Graded on a Curve:
New in Stores,
November 2018,
Part One

Part one of the TVD Record Store Club’s look at the new and reissued releases presently in stores for November, 2018. 

NEW RELEASE PICKS: Heather Leigh, Throne (Editions Mego) As a former member of Charalambides and with collaborators ranging from Thurston Moore to Jandek to Chris Corsano to Richard Youngs to Peter Brötzmann (see directly below), Heather Leigh is a versatile yet singular force to be reckoned with, specifically due to her choice of instrument, the pedal steel guitar in combination with a powerful singing voice. After a batch of CDRs, tapes and a couple of limited wax slabs, 2015’s terrific I Abused Animal for Ideologic Organ raised the profile of Leigh in solo mode, and with this follow-up her work blossoms to captivating effect (while adding touches of violin, synth and bass). Others’ mentions of Kate Bush and Coil are apropos, but the ambiance is like 2:30am in a cabin in Appalachia. Hell yeah. A

Peter Brötzmann/Heather Leigh, Sparrow Nights (Trost) Leigh and German horn giant Peter Brötzmann have three prior releases, Ears Are Filled With Wonder, Sex Tape, and the tour only Crowmoon, all recorded live. For this studio set, nearly 80 minutes long on CD but scaled back to six tracks for the LP, there are moments that if not tranquil, certainly do unfold less aggressively than has been the performance norm. This is not to suggest that Brötzmann is weakening in his later years; far from it, as he ranges from alto to bass sax here and kicks up a glorious racket in the full set’s centerpiece “This Time Around.” But Leigh’s unorthodox approach is indispensable to the piece’s success, and her riveting solo opening to “It’s Almost Dark” is maybe my favorite passage from this amazing duo exchange. A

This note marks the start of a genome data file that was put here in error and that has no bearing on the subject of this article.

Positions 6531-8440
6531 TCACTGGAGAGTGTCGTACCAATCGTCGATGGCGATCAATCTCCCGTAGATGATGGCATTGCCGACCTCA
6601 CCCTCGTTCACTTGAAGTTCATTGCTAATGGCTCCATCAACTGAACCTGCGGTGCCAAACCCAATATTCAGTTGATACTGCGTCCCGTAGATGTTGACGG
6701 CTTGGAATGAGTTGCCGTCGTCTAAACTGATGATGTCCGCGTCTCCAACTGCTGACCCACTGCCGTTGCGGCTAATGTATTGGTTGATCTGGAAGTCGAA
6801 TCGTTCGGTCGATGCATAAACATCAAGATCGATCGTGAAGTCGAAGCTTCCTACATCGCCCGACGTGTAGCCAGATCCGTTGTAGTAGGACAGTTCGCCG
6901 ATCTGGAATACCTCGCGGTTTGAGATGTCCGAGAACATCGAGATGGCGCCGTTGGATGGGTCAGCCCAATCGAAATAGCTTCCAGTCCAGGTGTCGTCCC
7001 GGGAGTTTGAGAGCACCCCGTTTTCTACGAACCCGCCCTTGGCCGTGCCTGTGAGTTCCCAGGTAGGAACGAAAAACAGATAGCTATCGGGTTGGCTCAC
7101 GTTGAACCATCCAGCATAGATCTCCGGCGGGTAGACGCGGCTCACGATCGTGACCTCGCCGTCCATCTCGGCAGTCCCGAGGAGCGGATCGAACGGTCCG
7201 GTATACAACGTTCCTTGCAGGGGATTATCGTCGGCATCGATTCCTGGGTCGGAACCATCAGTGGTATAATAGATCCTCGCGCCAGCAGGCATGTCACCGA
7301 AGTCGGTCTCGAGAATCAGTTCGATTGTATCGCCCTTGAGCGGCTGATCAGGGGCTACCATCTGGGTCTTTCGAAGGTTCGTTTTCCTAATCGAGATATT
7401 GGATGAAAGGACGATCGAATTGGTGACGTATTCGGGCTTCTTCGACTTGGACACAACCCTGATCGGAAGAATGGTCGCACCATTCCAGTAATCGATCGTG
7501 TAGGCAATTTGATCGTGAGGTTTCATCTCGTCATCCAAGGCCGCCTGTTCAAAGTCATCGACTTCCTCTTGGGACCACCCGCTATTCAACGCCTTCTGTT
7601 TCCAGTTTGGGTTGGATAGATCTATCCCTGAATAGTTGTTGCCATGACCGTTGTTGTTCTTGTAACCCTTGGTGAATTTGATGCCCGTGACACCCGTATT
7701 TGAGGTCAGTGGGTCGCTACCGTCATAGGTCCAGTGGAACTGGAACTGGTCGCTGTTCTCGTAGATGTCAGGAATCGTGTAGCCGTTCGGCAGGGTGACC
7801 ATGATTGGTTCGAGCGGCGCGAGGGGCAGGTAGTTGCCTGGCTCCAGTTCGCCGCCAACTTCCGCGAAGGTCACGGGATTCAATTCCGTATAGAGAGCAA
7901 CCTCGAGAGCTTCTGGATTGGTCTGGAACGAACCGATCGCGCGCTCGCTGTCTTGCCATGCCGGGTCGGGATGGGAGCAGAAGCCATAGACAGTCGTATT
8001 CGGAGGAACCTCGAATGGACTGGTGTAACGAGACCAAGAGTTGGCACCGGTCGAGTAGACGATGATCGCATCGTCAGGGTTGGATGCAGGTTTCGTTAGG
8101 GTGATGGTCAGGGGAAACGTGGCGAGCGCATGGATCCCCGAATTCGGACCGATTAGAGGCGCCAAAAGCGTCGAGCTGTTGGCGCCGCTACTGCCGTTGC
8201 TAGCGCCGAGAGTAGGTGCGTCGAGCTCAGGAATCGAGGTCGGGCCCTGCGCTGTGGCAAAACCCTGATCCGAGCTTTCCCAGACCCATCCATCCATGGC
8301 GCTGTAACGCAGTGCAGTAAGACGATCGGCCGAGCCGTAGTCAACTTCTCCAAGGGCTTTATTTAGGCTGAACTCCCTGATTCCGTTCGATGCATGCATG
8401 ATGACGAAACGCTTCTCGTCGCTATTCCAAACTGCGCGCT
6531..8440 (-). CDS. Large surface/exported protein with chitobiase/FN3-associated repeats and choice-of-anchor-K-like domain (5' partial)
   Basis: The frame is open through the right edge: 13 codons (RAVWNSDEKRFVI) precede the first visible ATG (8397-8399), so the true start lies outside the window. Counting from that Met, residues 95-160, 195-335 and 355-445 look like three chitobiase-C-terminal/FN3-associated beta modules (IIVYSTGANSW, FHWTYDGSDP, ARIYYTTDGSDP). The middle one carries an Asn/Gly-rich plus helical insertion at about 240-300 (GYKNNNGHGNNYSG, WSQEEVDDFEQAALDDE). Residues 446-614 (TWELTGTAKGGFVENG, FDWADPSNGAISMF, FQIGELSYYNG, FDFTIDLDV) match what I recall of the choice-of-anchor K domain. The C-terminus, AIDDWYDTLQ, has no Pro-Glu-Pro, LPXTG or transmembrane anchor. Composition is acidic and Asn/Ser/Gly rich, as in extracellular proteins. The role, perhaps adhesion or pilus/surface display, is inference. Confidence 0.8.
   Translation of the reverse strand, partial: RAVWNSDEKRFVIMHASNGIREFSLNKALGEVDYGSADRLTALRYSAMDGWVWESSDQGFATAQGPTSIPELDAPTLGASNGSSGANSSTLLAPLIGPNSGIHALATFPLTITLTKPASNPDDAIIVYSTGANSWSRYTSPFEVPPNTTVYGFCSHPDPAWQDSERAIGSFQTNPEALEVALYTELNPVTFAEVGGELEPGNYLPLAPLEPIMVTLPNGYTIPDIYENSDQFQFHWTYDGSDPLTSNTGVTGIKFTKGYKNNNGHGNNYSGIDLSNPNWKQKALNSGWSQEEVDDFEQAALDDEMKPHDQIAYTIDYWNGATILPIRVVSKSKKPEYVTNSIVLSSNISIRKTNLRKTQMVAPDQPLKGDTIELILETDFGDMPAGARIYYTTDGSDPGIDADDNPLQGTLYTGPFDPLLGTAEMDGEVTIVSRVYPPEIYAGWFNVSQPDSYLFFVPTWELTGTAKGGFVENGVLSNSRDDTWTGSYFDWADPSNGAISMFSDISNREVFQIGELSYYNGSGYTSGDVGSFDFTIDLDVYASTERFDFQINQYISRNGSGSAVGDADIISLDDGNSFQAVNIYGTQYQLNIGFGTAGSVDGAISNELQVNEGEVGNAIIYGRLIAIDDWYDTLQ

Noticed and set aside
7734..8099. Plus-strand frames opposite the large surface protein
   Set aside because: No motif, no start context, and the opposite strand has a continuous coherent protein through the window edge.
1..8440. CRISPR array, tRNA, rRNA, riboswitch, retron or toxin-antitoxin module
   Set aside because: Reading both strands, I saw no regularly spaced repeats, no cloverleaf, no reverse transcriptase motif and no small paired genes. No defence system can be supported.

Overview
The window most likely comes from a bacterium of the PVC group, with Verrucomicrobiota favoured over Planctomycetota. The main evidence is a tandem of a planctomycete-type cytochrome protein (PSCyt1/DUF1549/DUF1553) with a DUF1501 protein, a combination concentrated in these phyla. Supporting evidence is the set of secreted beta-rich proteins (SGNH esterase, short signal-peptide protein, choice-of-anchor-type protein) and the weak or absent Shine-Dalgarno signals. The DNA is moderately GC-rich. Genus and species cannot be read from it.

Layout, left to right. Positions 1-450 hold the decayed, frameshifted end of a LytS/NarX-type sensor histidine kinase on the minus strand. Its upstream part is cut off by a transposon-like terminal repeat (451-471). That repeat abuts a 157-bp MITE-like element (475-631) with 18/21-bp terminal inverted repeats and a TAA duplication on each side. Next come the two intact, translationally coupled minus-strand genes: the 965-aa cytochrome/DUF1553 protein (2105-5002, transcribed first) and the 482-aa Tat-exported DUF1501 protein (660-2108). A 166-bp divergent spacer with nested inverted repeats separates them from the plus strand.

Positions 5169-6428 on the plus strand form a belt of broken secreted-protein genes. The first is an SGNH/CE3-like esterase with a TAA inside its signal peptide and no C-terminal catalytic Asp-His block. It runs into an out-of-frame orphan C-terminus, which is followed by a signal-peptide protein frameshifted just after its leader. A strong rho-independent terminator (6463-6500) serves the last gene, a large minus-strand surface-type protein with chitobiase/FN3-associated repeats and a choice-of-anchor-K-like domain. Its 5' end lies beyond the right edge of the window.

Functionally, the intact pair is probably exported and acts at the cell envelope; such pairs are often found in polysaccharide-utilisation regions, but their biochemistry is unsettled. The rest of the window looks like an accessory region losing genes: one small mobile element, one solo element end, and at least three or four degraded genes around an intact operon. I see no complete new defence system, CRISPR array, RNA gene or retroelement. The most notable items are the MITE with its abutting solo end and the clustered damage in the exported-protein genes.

REISSUE/ARCHIVAL PICKS: V/A, Deben Bhattacharya, Paris to Calcutta: Men and Music on the Desert Road (Sublime Frequencies) Since emerging 15 years ago, Sublime Frequencies has been an undisputed leader in uncovered global sounds, offering a distinct approach that’s been tagged “punk ethnography.” Up to now, we’ve yet to cover anything from the label in this space, but with four releases dropping this week, here’s an overdue spotlight. This 4CD+160pg book documenting a 1955 trip from France to India by “field recordist, poet, filmmaker, musicologist, and amateur ethnomusicologist” Deben Bhattacharya is the jewel of the bunch, and it’s assured to be amongst the finest archival sets of the year. At times wildly intense, if you dug Dust-to-Digital’s recent Paul Bowles collection, this one’s an absolute must. A+

V/A, To Catch a Ghost: Field Recordings from Madagascar (Sublime Frequencies) This is the second volume in Sublime Frequencies’ documentation of Charles Brooks’ field recordings from central and southern Madagascar, (the first was Outlier: Recordings from Madagascar) and the results are of a much more recent vintage than the Bhattacharya set, and shorter too, fitting onto a single LP. To Catch a Ghost is also wonderfully varied, featuring everything from complex (and intense) harmony, to strummed strings (sometimes guitar-like, but in one instance similar to a dulcimer), to whistle-like wind instruments, to the bowed lokanga (which on “Prosper Razafimamdimby” sounds like a distant relation to Appalachian fiddling). There’s also fair amount of throat breathing, which is a major plus. A

Abstract Orchestra, Madvillain, Vol, 1 (ATA) Saxophonist Rob Mitchell’s Abstract Orchestra wields a decidedly ’70s-ish jazzy-funky approach that, as the LP’s title might clue you in, takes inspiration from hip-hop. In doing so, they offer a little something more than retro-minded blending of the J.B.’s with the groovier soundtracks of the era (think Lalo Schifrin, David Shire, and Isaac Hayes). The old-school vibes are strong, but they ultimately recall the ’70s without mimickry. For this tribute to Madlib and MF Doom, Mitchell and band (recorded live in the studio with few overdubs) deliver an enjoyable follow-up to last year’s Dilla, and my impression is largely the same; I could’ve used more grit and less smoothness, but the wildness of closer “Madmix 2” is easily worth sticking around for. B+